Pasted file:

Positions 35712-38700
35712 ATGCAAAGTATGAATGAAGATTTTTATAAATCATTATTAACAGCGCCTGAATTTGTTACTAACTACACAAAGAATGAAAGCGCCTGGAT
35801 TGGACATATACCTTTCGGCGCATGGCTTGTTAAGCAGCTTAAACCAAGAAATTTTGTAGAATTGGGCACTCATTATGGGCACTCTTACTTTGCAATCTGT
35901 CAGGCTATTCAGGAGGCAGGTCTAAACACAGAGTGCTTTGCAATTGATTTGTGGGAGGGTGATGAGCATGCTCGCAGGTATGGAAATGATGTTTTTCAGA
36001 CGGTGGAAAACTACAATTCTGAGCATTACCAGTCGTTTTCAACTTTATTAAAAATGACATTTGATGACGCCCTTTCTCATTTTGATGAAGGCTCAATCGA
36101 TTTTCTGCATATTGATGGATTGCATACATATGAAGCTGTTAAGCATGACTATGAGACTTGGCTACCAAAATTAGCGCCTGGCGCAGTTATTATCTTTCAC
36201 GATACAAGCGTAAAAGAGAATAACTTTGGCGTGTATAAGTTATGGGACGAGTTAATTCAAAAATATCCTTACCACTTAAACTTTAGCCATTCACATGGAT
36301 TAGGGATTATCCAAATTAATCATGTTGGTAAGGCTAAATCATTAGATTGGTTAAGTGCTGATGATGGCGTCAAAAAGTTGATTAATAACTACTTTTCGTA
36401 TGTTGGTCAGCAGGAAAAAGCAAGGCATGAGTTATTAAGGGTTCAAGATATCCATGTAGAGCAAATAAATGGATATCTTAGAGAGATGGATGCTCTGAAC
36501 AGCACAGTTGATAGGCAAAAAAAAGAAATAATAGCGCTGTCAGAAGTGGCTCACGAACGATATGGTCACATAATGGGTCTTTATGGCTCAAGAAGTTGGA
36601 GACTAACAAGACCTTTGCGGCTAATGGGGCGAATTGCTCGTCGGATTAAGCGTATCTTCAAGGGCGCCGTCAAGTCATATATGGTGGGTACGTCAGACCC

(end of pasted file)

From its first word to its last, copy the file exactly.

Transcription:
Positions 35712-38700
35712 ATGCAAAGTATGAATGAAGATTTTTATAAATCATTATTAACAGCGCCTGAATTTGTTACTAACTACACAAAGAATGAAAGCGCCTGGAT
35801 TGGACATATACCTTTCGGCGCATGGCTTGTTAAGCAGCTTAAACCAAGAAATTTTGTAGAATTGGGCACTCATTATGGGCACTCTTACTTTGCAATCTGT
35901 CAGGCTATTCAGGAGGCAGGTCTAAACACAGAGTGCTTTGCAATTGATTTGTGGGAGGGTGATGAGCATGCTCGCAGGTATGGAAATGATGTTTTTCAGA
36001 CGGTGGAAAACTACAATTCTGAGCATTACCAGTCGTTTTCAACTTTATTAAAAATGACATTTGATGACGCCCTTTCTCATTTTGATGAAGGCTCAATCGA
36101 TTTTCTGCATATTGATGGATTGCATACATATGAAGCTGTTAAGCATGACTATGAGACTTGGCTACCAAAATTAGCGCCTGGCGCAGTTATTATCTTTCAC
36201 GATACAAGCGTAAAAGAGAATAACTTTGGCGTGTATAAGTTATGGGACGAGTTAATTCAAAAATATCCTTACCACTTAAACTTTAGCCATTCACATGGAT
36301 TAGGGATTATCCAAATTAATCATGTTGGTAAGGCTAAATCATTAGATTGGTTAAGTGCTGATGATGGCGTCAAAAAGTTGATTAATAACTACTTTTCGTA
36401 TGTTGGTCAGCAGGAAAAAGCAAGGCATGAGTTATTAAGGGTTCAAGATATCCATGTAGAGCAAATAAATGGATATCTTAGAGAGATGGATGCTCTGAAC
36501 AGCACAGTTGATAGGCAAAAAAAAGAAATAATAGCGCTGTCAGAAGTGGCTCACGAACGATATGGTCACATAATGGGTCTTTATGGCTCAAGAAGTTGGA
36601 GACTAACAAGACCTTTGCGGCTAATGGGGCGAATTGCTCGTCGGATTAAGCGTATCTTCAAGGGCGCCGTCAAGTCATATATGGTGGGTACGTCAGACCC